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Why have Non-communicable Diseases been Left Behind?


Luna, Florencia; Luyckx, Valerie A (2020). Why have Non-communicable Diseases been Left Behind? Asian Bioethics Review, 12(1):5-25.

Abstract

Non-communicable diseases are no longer largely limited to high-income countries and the elderly. The burden of non-communicable diseases is rising across all country income categories, in part because these diseases have been relatively overlooked on the global health agenda. Historically, communicable diseases have been prioritized in many countries as they were perceived to constitute the greatest disease burden, especially among vulnerable and poor populations, and strategies for prevention and treatment, which had been successful in high-income settings, were considered feasible and often affordable in low-income settings. This prioritization has reduced the communicable diseases burden globally but has left non-communicable diseases largely neglected. A new approach is urgently needed to tackle non-communicable diseases. Based on an analysis of potential features which may have underlain the different approaches to non-communicable diseases and communicable diseases until now, including acuity of disease, potential for control or cure, cost, infectiousness, blaming of individuals and logistical barriers, little ethical or rational justification can be found to support continued neglect of non-communicable diseases. Justice demands access to quality and affordable care for all. An equitable approach to non-communicable diseases is therefore strongly mandated on medical, ethical, economic, and public health grounds. Funding must not however be diverted away from communicable diseases, which continue to require attention—but concomitantly, funding for noncommunicable diseases must be increased. International and multi-sectoral action is required to accelerate progress towards true universal health coverage and towards achievement of all of the sustainable development goals, such that prevention and access to care for non-communicable disease can become a global reality.

Abstract

Non-communicable diseases are no longer largely limited to high-income countries and the elderly. The burden of non-communicable diseases is rising across all country income categories, in part because these diseases have been relatively overlooked on the global health agenda. Historically, communicable diseases have been prioritized in many countries as they were perceived to constitute the greatest disease burden, especially among vulnerable and poor populations, and strategies for prevention and treatment, which had been successful in high-income settings, were considered feasible and often affordable in low-income settings. This prioritization has reduced the communicable diseases burden globally but has left non-communicable diseases largely neglected. A new approach is urgently needed to tackle non-communicable diseases. Based on an analysis of potential features which may have underlain the different approaches to non-communicable diseases and communicable diseases until now, including acuity of disease, potential for control or cure, cost, infectiousness, blaming of individuals and logistical barriers, little ethical or rational justification can be found to support continued neglect of non-communicable diseases. Justice demands access to quality and affordable care for all. An equitable approach to non-communicable diseases is therefore strongly mandated on medical, ethical, economic, and public health grounds. Funding must not however be diverted away from communicable diseases, which continue to require attention—but concomitantly, funding for noncommunicable diseases must be increased. International and multi-sectoral action is required to accelerate progress towards true universal health coverage and towards achievement of all of the sustainable development goals, such that prevention and access to care for non-communicable disease can become a global reality.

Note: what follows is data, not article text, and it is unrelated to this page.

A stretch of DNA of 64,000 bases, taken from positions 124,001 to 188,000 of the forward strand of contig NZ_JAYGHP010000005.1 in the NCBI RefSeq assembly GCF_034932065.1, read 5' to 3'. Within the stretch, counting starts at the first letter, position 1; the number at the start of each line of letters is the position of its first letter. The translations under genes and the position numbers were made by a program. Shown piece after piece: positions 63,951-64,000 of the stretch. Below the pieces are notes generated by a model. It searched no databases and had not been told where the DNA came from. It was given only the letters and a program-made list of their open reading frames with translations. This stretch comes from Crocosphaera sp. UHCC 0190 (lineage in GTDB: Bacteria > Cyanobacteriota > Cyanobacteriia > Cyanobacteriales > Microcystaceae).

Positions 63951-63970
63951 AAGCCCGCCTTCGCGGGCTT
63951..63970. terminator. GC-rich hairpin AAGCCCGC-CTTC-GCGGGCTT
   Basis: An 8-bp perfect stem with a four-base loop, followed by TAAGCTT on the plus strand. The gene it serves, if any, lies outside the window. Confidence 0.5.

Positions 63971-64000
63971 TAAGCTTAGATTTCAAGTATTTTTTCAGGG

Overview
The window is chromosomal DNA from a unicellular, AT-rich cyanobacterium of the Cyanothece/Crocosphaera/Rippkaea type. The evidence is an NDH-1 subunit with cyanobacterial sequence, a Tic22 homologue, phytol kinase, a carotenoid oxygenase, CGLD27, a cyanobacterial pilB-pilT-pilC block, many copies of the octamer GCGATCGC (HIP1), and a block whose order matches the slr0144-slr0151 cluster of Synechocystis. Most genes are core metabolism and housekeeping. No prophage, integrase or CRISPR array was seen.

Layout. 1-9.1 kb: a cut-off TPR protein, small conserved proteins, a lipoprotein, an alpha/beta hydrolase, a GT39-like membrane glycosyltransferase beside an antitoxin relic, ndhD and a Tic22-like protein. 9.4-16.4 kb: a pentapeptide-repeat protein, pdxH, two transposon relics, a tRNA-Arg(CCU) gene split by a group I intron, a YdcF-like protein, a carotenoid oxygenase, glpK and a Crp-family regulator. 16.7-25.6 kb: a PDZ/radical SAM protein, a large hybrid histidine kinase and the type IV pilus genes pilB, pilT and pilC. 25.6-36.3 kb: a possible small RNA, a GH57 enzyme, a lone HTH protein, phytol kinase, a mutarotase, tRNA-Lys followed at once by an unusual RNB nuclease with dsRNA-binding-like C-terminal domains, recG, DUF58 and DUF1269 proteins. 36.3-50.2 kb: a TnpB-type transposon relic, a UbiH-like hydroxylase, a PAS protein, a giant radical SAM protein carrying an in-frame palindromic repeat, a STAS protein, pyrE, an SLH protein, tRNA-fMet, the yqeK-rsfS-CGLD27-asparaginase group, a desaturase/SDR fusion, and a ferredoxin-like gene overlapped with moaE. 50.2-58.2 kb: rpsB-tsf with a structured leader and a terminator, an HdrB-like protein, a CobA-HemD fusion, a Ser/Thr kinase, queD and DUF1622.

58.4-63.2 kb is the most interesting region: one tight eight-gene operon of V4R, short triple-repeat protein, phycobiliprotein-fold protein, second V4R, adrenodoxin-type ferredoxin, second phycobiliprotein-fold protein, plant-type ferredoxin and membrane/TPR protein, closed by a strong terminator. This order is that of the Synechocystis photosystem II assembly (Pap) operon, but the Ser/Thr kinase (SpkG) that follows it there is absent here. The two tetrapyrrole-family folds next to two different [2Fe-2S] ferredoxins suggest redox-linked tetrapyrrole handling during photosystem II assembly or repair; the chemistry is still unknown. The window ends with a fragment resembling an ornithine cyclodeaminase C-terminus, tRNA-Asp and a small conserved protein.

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Additional indexing

Item Type:Journal Article, refereed, original work
Communities & Collections:04 Faculty of Medicine > Institute of Biomedical Ethics and History of Medicine
Dewey Decimal Classification:610 Medicine & health
Scopus Subject Areas:Social Sciences & Humanities > Health (social science)
Social Sciences & Humanities > Philosophy
Health Sciences > Health Policy
Uncontrolled Keywords:Philosophy, Health Policy, Health(social science)
Language:English
Date:20 March 2020
Deposited On:23 Mar 2020 07:46
Last Modified:29 Jul 2020 14:55
Publisher:NUS Press
ISSN:1793-8759
OA Status:Closed
Publisher DOI:https://doi.org/10.1007/s41649-020-00112-8
Official URL:https://link.springer.com/epdf/10.1007/s41649-020-00112-8?author_access_token=OMd1WqhDUNW7DBDtqYHSE_e4RwlQNchNByi7wbcMAY4y4_sD1PjESf33K9EQydOgtNWTJevdNKD5I-Y6GKCUz7i0Y1xMLgfjP8_rDhIjlDT_8WqGy026fxsNa3UqJHS5cqJl9UpB-GK6xraWOen1bQ%3D%3D

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